Special Issue on Child Poverty in Different Social and Cultural Context: Meanings, Contradictions and Policy

Submission Deadline: Apr. 20, 2020

This special issue currently is open for paper submission and guest editor application.

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  • Special Issue Editor
    • Grace Alenoma
      Department of Social, Political and Historical Studies, Faculty of Integrated Development Studies, University for Development Studies, Wa, Ghana
    Guest Editors play a significant role in a special issue. They maintain the quality of published research and enhance the special issue’s impact. If you would like to be a Guest Editor or recommend a colleague as a Guest Editor of this special issue, please Click here to fulfill the Guest Editor application.
    • Agnes Atia Apusigah
      Faculty of Education, University for Development Studies, Tamale, Ghana
    • Auma Okwany
      International Institute of Social Studies, University of Rotterdam, Rotterdam, Netherlands
    • Innocent Bayai
      Department of Finance, National University of Science and Technology (NUST), Bulawayo, Zimbabwe
    • Eliasu Alhassan
      Department of Social Political and Historical Studies, Faculty of Integrated Development Studies, University for Development Studies, Wa, Ghana
    • Josephine Ahikire
      Department of Gender Studies, Makerere University, Kampala, Uganda
    • Francis Sanyare
      Department of Social Political and Historical Studies, Faculty of Integrated Development Studies, University for Development Studies, Wa, Ghana
  • Introduction

    The theme for this special issue is Child Poverty in Different Social and Cultural Context: Meanings, Contradictions and Policy. The theme is chosen against the backdrop of increasing evidences of child poverty especially in developing countries despite indications of overall improvements in most societies or countries in the world. Close to two decades now child poverty studies have emerged as an important area of research cutting across disciplines such as Sociology, Economics, Geography and Psychology. Definitions of child poverty in the literature show that not only does child poverty comprise multiple dimensions but highlight the importance of differentiating poverty.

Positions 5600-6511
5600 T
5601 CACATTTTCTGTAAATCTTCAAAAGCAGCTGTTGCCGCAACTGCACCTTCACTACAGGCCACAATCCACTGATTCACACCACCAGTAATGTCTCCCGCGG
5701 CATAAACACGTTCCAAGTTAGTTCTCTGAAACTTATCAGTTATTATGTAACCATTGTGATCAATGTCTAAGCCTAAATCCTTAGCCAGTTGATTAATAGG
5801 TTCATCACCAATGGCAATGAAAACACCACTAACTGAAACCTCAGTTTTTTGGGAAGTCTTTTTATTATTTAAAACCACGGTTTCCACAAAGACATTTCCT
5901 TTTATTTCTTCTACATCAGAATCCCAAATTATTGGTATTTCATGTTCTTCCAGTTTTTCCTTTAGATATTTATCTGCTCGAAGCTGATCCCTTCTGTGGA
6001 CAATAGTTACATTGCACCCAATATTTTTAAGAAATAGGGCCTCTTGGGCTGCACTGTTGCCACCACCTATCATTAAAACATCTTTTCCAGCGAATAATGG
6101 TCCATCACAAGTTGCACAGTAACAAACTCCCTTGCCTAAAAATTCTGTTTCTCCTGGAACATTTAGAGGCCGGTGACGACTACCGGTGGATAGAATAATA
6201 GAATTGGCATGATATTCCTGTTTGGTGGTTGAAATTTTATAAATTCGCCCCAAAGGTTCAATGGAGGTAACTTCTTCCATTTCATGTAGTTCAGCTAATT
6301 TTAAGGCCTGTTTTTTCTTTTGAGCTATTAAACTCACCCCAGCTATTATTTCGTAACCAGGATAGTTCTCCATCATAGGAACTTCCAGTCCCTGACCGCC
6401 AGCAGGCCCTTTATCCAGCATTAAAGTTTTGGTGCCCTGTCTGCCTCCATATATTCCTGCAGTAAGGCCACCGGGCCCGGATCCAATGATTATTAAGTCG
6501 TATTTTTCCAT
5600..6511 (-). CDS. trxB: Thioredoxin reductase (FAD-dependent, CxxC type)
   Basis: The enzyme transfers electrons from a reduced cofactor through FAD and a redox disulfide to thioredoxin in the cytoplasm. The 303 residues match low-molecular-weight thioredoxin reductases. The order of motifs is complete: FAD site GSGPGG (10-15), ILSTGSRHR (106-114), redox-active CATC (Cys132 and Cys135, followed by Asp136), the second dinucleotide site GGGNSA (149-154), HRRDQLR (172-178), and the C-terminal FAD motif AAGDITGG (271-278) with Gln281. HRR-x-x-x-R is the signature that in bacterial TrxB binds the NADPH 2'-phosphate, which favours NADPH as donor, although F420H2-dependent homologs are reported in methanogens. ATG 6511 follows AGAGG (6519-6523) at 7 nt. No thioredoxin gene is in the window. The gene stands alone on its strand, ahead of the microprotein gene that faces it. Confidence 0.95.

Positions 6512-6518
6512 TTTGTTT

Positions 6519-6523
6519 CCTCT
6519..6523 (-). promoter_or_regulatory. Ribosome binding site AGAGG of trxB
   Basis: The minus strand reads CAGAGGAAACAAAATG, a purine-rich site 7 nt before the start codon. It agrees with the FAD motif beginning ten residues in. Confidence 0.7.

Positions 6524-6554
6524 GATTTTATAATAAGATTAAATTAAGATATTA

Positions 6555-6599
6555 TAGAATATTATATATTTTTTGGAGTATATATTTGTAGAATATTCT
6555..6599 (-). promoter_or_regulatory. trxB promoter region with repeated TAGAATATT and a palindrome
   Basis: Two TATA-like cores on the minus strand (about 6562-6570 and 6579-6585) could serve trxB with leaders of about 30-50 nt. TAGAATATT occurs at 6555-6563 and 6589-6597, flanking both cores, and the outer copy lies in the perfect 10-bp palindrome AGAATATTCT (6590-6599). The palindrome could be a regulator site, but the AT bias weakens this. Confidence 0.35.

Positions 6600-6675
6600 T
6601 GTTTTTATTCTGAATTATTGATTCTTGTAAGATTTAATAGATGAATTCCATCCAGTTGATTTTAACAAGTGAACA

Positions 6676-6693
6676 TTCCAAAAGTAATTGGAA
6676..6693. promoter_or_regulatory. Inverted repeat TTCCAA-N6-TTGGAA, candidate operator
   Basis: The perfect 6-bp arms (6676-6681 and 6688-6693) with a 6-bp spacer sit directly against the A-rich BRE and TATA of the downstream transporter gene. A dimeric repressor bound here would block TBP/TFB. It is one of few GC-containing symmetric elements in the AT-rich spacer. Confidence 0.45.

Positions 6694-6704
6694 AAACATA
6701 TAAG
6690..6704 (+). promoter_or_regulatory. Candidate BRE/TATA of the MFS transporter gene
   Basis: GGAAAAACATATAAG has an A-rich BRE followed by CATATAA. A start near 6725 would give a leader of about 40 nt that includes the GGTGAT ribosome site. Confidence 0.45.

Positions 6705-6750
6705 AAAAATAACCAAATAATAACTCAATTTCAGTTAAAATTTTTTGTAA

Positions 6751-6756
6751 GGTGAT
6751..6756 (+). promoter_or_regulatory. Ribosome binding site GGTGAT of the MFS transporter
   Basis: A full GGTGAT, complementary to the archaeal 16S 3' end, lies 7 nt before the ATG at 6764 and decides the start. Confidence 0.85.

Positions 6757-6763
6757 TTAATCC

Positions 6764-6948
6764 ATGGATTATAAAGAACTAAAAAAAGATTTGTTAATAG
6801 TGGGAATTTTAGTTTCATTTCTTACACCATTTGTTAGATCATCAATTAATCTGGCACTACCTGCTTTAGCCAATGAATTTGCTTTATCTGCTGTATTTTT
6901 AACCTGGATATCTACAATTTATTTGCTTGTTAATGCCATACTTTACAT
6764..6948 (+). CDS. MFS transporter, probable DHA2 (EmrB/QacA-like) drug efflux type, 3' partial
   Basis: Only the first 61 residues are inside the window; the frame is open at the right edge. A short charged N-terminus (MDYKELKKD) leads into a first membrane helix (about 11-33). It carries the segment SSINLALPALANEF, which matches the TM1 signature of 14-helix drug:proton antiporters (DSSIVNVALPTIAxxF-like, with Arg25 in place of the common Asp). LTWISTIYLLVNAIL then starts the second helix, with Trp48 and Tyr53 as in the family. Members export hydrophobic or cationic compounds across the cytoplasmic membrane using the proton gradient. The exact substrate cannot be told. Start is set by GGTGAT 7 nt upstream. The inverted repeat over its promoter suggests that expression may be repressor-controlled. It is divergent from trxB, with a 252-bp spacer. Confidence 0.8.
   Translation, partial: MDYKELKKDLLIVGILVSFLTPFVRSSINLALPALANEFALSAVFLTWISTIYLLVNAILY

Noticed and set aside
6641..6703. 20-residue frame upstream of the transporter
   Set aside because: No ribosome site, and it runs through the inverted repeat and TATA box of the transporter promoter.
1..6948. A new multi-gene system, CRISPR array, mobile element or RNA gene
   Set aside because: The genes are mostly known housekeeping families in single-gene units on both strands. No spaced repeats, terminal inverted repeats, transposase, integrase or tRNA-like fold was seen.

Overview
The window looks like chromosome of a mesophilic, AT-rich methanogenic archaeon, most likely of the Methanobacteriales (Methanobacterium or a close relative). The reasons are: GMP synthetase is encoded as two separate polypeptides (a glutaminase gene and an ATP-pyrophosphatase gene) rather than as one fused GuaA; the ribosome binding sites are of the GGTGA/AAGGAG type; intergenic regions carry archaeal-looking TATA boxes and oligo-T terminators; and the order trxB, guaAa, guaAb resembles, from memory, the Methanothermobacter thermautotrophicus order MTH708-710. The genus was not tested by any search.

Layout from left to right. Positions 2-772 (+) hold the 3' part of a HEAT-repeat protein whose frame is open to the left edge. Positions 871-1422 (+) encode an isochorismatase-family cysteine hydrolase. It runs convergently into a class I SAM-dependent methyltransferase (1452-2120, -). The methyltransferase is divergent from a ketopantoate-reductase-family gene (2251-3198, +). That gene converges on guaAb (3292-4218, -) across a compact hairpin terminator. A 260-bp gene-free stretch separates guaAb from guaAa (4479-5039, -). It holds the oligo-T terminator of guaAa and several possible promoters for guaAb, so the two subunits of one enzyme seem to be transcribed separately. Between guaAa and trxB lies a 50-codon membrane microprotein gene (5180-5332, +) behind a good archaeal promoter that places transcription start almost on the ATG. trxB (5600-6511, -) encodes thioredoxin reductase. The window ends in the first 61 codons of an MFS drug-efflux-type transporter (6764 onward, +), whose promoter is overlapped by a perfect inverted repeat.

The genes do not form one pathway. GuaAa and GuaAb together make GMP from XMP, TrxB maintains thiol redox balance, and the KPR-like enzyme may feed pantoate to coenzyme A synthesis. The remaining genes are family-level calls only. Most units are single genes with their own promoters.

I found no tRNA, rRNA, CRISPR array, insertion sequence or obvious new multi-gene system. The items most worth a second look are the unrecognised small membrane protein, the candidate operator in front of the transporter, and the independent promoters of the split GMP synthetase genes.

The differentiation is important so as to separate poverty associated with children from that of adults because the needs of children and the necessaries of life which are peculiar to children as well as that which are important for securing the wellbeing of children as a different social category are different.
    In today’s global society, there is no doubt that there are international solutions to local problems. However, such solutions will adequately work in all societies or localities if the problem(s) for which the solutions are generated are guided by knowledge from the different social and cultural context where the solutions are targeted. Child poverty like childhood or gender is a social construct. The social constructivist nature of child poverty suggests its meaning is likely to be socially and culturally specific.